HONOLULU — On a dizzying day for people on both sides of America’s gun-control debate, the U.S. Supreme Court struck down a New York state law that required residents to provide justification for carrying a concealed handgun, a ruling that could have profound impact in Hawaii, home to some of the most restrictive gun laws in the country.

What You Need To Know

  • The Supreme Court decision striking down restrictions on carrying a concealed firearm came on the same day the U.S. Senate passed its first major gun-control bill in decades.

  • The high court’s 6-3 decision on New York State Rifle and Pistol Association v. Bruen was met with concern by local lawmakers and law enforcement agencies

  • State Sen. Karl Rhoads called the decision "a disaster."

  • Gun rights advocates say legal concealed carry would enhance community safety

Also on Thursday, the U.S. Senate, in a rare bipartisan effort, passed its first major gun-control bill dating back to the 1994 assault-weapon ban. Fifteen Republicans, more than needed to avoid a filibuster, voted in favor of the measure, which ultimately passed on a 65-34 vote. The bill prohibits gun ownership for those convicted of domestic violence or serious crimes as a juvenile, implements new protocols for conducting background checks, provides $750 million to help states with red-flag and other intervention program, among other provisions.

The high court’s 6-3 decision on New York State Rifle and Pistol Association v. Bruen was met with concern by local lawmakers and law enforcement agencies.

The court ruled that Second Amendment rights extend outside the home. In the majority opinion, Justice Clarence Thomas wrote, “The constitutional right to bear arms in public for self-defense is not ‘a second-class right, subject to an entirely different body of rules than the other Bill of Rights guarantees. We know of no other constitutional right that an individual may exercise only after demonstrating to government officers some special need.”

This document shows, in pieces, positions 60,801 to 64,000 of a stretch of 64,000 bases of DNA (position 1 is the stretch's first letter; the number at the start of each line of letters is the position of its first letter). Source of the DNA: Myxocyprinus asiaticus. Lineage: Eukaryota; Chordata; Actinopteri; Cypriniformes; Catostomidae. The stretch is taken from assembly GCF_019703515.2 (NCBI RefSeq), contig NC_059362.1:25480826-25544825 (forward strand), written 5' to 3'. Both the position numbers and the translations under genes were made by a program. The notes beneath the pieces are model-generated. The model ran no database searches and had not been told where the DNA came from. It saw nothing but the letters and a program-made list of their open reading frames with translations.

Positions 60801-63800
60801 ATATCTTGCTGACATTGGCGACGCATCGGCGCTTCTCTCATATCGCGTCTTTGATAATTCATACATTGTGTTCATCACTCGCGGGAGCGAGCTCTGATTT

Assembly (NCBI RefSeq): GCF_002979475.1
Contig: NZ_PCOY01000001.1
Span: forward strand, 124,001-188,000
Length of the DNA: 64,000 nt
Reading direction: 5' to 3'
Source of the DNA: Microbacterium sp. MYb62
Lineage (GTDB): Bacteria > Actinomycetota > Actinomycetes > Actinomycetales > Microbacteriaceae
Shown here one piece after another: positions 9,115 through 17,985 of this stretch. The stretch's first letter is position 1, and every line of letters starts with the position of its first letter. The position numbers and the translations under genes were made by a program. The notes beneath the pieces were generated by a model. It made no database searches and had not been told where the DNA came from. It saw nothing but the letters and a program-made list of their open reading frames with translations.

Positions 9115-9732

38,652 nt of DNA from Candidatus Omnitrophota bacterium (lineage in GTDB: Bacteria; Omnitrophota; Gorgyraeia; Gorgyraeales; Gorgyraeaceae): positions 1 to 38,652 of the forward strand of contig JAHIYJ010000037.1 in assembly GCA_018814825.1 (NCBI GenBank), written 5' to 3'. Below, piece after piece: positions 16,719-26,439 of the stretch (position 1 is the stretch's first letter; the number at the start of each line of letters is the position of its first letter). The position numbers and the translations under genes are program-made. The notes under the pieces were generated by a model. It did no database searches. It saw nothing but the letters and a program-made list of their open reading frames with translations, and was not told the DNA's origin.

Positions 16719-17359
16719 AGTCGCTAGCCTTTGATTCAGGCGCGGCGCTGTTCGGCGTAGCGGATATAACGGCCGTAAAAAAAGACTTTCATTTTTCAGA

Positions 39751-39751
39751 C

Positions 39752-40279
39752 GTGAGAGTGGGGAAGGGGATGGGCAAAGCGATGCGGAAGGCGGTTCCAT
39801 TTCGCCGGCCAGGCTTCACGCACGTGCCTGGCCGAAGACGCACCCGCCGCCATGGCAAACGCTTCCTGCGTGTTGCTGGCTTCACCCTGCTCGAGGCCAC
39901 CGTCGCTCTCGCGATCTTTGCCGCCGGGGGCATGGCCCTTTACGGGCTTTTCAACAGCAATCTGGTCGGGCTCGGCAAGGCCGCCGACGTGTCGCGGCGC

New York and Hawaii are among seven states that require residents to establish a verifiable cause or need to carry a concealed gun. Now, states will assume the burden of proving that their restrictions are, in Thomas’s words, “part of the historical tradition that delimits the outer bounds of the right to keep and bear arms.” 

“It’s a disaster,” said state Sen. Karl Rhoads. “It moves us in the wrong direction.”

Rhoads noted that Hawaii routinely reports the lowest rates of gun violence and murder nationally, a fact he directly connects to the state having some of the most restrictive gun laws in the country.

Rhoads said he still needs to carefully examine the 135-page decision to understand the specific implications it has for Hawaii but said the Legislature could act to maintain the state’s ability to keep guns out of the wrong hands.

“It puts more pressure on us to do something, not specifically related to concealed carry but other ways of shoring up our gun laws,” he said.

Such measures could include new requirements for ammunitions purchases to ensure that purchases match the weapons registered to the customer or laws that take advantage of emerging “smart gun” technology that prevents the use of a weapon except by a registered user.

The state Department of the Attorney General issued a statement on Thursday taking issue with the court’s ruling.